- Some families are being separated even at legal ports of entry.
    - Our system is not equipped to connect a child’s case with his/her parent’s case; meaning that the children are often separated for prolonged periods and the risk of their never being reunited is a real possibility.
    - There have been cases where a person transporting the child is a smuggler. However, while a DNA test is very quick to conduct this is not a procedure currently being used. And the current administration has been very clear that they know they are separating children from parents and that this should be a solid deterrent to discourage others from trying to cross our borders.
    - This process leaves children vulnerable to exploitation and abuse.
    - The trauma of being taken from their parent(s) can permanently impact (i.e., damage) these children; some of whom are only infants at the time of their separation.
  8. These are not animals arriving at our borders seeking asylum. Before we villainize people, we should hear their stories. Behind the rhetoric are actual lives. Our awareness matters.
    - Sofia’s story: 
    - Families and unaccompanied minors fleeing violence: 
    - Who was in the now infamous caravan? Meet the women and children:
My thoughts
Given my efforts at thorough research and being in/connect to refugee ministry for 10 years (and also working in Texas with at-risk youth), I am hoping you'll permit me a personal conclusion to all of this information...

Our country’s value-system is on the line as are the lives of thousands of children and adults when our president vilifies those seeking asylum at our border. We have to look beyond rhetoric that tells us this administration is protecting America. Based on all of my investigating, I can see that is only a small part of what is actually happening. While certainly some who try to cross our borders are criminals, as there are criminals in every population of people, we cannot punish all for a few -- that cannot be who we are.

The bottom line is that we cannot damage a generation of children and vilify entire cultures. We must stop trying to prioritize some politically-charged concept of nationalism over basic human decency or we will lose what makes this country great and what makes each of us human.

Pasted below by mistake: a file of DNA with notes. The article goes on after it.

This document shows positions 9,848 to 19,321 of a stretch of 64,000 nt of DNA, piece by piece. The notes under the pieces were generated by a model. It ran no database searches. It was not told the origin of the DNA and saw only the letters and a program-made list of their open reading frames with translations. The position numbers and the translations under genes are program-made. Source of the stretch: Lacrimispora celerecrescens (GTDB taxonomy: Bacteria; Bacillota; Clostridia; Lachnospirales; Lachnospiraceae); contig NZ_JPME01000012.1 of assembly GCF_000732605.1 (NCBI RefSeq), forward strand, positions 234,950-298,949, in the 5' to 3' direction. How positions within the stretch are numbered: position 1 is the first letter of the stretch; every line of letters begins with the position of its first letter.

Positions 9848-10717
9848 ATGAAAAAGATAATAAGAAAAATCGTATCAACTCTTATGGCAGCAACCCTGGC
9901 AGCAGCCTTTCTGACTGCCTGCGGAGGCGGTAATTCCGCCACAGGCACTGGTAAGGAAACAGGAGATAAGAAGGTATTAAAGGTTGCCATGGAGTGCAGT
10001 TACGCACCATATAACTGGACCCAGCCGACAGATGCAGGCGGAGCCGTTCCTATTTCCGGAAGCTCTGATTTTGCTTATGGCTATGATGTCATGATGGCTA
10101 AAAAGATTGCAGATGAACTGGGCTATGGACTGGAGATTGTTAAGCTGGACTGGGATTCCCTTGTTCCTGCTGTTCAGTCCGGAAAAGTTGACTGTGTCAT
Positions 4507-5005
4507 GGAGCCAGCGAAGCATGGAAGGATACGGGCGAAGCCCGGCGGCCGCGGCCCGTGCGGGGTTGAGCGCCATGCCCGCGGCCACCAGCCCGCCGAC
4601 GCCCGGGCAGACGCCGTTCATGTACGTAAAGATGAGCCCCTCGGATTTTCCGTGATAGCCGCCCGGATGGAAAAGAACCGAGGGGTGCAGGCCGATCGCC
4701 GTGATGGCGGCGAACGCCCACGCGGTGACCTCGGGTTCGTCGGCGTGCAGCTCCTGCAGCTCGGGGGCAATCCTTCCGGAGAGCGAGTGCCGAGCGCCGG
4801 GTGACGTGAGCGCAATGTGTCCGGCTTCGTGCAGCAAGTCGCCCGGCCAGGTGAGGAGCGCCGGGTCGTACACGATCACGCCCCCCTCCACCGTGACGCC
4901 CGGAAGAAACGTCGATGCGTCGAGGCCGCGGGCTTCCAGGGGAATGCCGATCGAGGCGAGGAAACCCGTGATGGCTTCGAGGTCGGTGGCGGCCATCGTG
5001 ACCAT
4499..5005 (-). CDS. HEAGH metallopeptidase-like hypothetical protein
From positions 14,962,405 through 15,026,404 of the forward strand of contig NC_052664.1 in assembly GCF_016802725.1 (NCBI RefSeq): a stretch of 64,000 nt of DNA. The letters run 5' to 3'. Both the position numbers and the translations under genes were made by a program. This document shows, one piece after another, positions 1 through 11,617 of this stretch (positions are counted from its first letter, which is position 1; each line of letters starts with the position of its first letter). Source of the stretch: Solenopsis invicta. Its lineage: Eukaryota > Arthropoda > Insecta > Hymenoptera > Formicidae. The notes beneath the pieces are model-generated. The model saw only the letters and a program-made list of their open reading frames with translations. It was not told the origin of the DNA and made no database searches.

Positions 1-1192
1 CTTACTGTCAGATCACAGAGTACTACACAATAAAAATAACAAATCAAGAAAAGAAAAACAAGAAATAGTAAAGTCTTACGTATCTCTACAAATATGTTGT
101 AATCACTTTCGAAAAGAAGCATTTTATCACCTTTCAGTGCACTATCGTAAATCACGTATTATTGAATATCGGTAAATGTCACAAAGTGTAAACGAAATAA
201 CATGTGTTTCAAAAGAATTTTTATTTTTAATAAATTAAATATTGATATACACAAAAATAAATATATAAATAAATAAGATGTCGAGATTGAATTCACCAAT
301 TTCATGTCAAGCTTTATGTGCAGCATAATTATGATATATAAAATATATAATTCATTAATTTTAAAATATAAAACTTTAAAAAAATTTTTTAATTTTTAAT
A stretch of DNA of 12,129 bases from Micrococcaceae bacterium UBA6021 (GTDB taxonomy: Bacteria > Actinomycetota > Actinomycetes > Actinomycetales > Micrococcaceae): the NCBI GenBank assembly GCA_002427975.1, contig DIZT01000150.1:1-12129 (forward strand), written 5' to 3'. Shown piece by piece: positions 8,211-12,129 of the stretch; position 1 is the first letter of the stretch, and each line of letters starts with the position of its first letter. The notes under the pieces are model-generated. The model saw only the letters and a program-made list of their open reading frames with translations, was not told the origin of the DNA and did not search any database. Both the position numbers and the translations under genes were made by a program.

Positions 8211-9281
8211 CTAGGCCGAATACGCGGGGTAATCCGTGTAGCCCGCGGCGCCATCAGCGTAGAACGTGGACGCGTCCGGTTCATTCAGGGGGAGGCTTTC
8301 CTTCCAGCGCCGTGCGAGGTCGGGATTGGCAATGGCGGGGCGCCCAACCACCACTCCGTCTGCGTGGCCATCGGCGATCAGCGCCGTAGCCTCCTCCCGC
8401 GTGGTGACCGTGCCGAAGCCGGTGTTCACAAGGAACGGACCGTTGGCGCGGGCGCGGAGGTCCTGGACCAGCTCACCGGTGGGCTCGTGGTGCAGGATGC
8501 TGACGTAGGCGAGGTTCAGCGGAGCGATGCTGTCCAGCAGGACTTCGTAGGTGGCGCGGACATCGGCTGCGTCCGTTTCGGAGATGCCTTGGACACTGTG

And, we certainly gain nothing in classifying any group of people as animals…in fact, in doing that we begin down a slippery slope that leads to a society that can tolerate slavery, segregation and gas chambers.

When we label people as animals, how long is it before we treat them as such? Which then actually makes us the animals.

Image: Christian Science Monitor, July 2017

In : Unaccompanied Refugee Youth 

Tags: united states  central americans  children  asylum-seekers  family separation 

Blog Authors

John and Kaylee Kolditz Kaylee founded Refugee Connect in 2008. John joined the work in 2011 as we investigated the refugee situation in Europe. But our faith and cross-cultural journeys have been a work-in-progress for many years. Much of this blog reflects that. ************************************************ We met in Austin, TX, while volunteering at a serving event at Gateway Church and have been married since 2002. Marriage, parenting and ministry all require a great deal of intentionality, humility and true reliance on God for strength, wisdom, and grace. It is a journey we are grateful to be on together. Ultimately, what matters to us is building into meaningful relationships in ways that, to the best of our ability and by God's grace, demonstrate the love and hope Jesus freely offers to us all. ************************************************ We bring both business and ministry backgrounds into our current work. John started a business in his 20's and helped build several other businesses. He has also served with churches in a variety of roles including as an assistant pastor, director of community development, and missions board member. Kaylee left her marketing career to become the global missions director for our home church in Austin, TX, then founded a local refugee ministry, and became TEFL certified (Teaching English as a Foreign Language) in order to prepare for our work overseas. We have led short-term teams domestically and internationally, and served with a variety of cross-cultural ministries. In 2008, we sensed a call to build into the church in Europe, which was also around the time when God broke Kaylee’s heart for refugees. Since then, God has continued to weave together this heart for refugees, desire to serve alongside the church, and focus on His call to Europe.